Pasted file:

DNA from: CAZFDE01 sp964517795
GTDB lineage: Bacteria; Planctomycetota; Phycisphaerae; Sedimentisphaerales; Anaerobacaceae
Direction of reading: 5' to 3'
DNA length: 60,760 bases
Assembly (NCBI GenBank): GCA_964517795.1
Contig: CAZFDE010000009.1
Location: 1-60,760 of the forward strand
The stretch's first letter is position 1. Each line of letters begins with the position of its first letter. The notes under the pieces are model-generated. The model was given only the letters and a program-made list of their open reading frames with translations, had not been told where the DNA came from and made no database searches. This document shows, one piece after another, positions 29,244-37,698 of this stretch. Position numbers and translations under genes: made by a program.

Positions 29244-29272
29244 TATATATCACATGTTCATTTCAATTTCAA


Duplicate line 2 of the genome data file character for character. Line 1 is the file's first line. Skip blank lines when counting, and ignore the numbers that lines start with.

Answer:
GTDB lineage: Bacteria; Planctomycetota; Phycisphaerae; Sedimentisphaerales; Anaerobacaceae